Grażyna Bacewicz dedicated what was to be her final symphony to Grzegorz Fitelberg, who died in the year the work was written. Like its predecessor, the Fourth Symphony begins with a dramatic introduction, though this is more compressed than was the case in the Third. Much of the music that follows (Allegro inquieto) is energetic, though there is a slower episode introduced by a solo bassoon. The bassoon’s melody sounds as if it has a folk element to it, though I may be wrong about that; this episode gradually grows in strength before the quick music returns. Overall, the movement is very dynamic (even when the pulse slows), as is the performance. The Adagio which follows has a shadowy start, but the music soon develops into a powerful utterance which is dramatic and, it seems to me, somewhat dark. The music eventually lapses back into the shadows from whence it originated. The Scherzo is fleet and sparkling: the BBCSO plays it brilliantly. Grażyna Bacewicz ends her symphony with a finale which, though it plays for only just over seven minutes, says a lot in a compressed timeframe. The short Adagio mesto introduction is characterised by suppressed tension, but soon the music bursts into life with great dynamism and it’s in that vein that most of the movement proceeds. Like the Third, this last of Grażyna Bacewicz’s symphonies makes a strong impression.

I’m delighted that I’ve made the acquaintance of these works, especially the symphonies, and I’m keen to get to know them better; my review contains my initial impressions. I’m sure that my appreciation of them to date has been enhanced because Sakari Oramo and the BBC Symphony Orchestra have presented the works with such skill and commitment. I hope they’ll record more of this composer’s orchestral music for Chandos.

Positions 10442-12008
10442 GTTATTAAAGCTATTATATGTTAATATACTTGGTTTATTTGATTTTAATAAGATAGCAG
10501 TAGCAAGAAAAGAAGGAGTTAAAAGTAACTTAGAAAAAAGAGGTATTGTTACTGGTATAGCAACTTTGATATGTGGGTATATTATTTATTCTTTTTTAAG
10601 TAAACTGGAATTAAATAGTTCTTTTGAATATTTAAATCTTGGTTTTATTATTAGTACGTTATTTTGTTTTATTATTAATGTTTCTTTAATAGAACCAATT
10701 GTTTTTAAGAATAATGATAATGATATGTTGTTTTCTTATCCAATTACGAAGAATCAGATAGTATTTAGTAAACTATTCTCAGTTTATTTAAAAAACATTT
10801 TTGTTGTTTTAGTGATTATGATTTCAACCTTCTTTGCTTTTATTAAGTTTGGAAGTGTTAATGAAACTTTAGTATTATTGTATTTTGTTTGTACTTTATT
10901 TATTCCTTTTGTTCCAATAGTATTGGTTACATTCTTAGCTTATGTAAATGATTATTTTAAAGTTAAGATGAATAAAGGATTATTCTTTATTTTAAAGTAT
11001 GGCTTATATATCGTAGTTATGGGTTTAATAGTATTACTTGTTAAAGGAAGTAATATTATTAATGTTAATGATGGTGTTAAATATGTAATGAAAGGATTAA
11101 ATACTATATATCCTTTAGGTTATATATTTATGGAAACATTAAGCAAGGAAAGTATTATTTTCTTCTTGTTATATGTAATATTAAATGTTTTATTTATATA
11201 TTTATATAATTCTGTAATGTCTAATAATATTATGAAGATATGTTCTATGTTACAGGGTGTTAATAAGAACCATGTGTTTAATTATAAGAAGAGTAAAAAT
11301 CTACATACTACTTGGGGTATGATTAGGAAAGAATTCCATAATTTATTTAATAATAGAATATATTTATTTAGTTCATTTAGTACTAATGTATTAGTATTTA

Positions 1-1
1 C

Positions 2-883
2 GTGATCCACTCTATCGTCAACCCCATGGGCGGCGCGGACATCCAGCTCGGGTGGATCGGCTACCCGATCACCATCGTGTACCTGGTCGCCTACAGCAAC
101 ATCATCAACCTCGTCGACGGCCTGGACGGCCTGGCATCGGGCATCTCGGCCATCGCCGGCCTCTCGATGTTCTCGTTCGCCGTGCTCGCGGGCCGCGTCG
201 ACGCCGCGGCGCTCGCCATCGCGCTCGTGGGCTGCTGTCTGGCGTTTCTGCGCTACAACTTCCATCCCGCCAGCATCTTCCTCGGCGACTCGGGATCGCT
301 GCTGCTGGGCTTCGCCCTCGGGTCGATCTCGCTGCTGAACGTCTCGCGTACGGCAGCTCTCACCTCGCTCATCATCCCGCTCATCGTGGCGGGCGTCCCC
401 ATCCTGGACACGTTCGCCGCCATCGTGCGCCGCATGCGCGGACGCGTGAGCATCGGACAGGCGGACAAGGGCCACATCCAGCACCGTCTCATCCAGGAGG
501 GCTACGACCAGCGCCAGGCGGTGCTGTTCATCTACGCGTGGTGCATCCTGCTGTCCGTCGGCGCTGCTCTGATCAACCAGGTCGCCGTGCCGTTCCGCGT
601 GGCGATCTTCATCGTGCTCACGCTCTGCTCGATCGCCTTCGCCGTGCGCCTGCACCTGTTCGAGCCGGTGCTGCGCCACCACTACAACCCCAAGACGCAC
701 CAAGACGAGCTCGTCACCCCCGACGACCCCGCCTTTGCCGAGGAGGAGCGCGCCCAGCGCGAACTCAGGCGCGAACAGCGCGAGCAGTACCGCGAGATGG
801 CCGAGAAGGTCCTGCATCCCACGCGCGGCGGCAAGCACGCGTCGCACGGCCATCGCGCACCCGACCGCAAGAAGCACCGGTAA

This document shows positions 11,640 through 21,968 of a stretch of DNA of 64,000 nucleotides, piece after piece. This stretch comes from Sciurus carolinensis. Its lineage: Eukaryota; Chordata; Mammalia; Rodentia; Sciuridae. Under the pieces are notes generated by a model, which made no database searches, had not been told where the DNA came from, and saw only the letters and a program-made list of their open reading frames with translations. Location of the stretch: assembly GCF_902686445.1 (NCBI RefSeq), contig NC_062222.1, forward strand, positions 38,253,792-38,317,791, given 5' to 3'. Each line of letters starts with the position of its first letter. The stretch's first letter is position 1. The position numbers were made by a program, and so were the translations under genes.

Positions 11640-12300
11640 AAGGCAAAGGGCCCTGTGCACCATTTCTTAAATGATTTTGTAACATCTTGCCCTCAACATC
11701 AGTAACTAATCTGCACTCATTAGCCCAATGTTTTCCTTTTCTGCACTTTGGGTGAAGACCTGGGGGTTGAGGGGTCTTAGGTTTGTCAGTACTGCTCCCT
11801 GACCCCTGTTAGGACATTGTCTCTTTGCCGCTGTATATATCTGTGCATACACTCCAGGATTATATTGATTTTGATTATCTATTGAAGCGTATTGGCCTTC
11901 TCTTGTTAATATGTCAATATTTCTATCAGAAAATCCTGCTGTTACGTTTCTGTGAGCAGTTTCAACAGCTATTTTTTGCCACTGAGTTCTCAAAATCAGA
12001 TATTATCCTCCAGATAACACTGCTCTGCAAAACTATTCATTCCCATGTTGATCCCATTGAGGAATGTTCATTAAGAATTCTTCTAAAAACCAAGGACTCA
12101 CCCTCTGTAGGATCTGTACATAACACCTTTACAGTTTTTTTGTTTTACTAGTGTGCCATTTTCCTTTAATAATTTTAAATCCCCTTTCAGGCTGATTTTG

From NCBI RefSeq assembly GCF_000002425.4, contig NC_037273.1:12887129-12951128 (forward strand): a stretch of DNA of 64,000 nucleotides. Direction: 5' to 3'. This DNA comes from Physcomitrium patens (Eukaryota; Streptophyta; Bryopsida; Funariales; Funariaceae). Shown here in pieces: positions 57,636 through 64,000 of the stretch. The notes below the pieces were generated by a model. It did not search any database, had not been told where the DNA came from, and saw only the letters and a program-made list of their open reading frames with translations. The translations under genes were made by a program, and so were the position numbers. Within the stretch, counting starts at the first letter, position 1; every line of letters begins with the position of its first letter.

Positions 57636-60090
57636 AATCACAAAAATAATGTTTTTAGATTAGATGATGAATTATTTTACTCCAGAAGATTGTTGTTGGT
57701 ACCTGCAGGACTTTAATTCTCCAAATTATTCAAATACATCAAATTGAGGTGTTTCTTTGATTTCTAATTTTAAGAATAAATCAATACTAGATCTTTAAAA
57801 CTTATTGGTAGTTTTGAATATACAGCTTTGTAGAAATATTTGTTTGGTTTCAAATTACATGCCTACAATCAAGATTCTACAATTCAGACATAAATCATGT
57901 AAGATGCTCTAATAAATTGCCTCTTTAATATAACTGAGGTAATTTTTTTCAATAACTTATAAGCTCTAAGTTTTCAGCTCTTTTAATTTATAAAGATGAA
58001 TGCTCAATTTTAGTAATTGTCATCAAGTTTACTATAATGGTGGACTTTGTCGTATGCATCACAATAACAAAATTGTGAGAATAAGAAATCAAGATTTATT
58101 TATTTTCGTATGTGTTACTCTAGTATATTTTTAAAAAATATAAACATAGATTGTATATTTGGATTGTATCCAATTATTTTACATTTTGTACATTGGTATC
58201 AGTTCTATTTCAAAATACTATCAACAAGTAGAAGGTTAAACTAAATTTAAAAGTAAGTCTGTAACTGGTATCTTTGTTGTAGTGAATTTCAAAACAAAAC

When my colleagues and I sampled this SACD in the MusicWeb International Listening Studio we were impressed by the big, immediate sound. Further listening on my own equipment has reinforced that view. I’ve also appreciated the amount of detail which is revealed through Ralph Couzens’ recording. The sound has a good dynamic range and plenty of presence. Chandos has presented both the music and the performances in an ideally vivid fashion.

The booklet includes an extended essay by Katarzyna Naliwajek. Clearly, she knows her subject inside out and she tells us a good deal about the difficulties Grażyna Bacewicz faced during World War II and in the years afterwards when the Communist government was in power. All that’s very helpful, but I’m sorry to say that in some respects I found her essay disappointingly frustrating. At times, especially when describing the music, she goes into technical detail – almost too much so in the case of the Third Symphony. Elsewhere, though, she seems to skate over the subject. For instance in the case of the Fourth Symphony, where she focusses rather too much on the writing for the harp in the first movement but then says nothing at all about the second and third movements. Similarly, when she discusses the composer’s early career, she tells us that Bacewicz enrolled at the Warsaw Conservatory in 1923, but it’s only later that reference is made to Bacewicz starting a career “as a virtuoso violinist and an emerging composer”. Are we to infer that the violin was Bacewicz’s primary discipline at the Conservatory? I have the impression that Ms Naliwajek’s notes may be a slimmed down version of a larger essay. I’m afraid what I read didn’t always give me as clear a picture of either the composer or the works in question as I would have liked. I hope Chandos will improve this aspect for the future releases in this series.

This SACD presents music that is well worth getting to know in fine performances. More, please.

John Quinn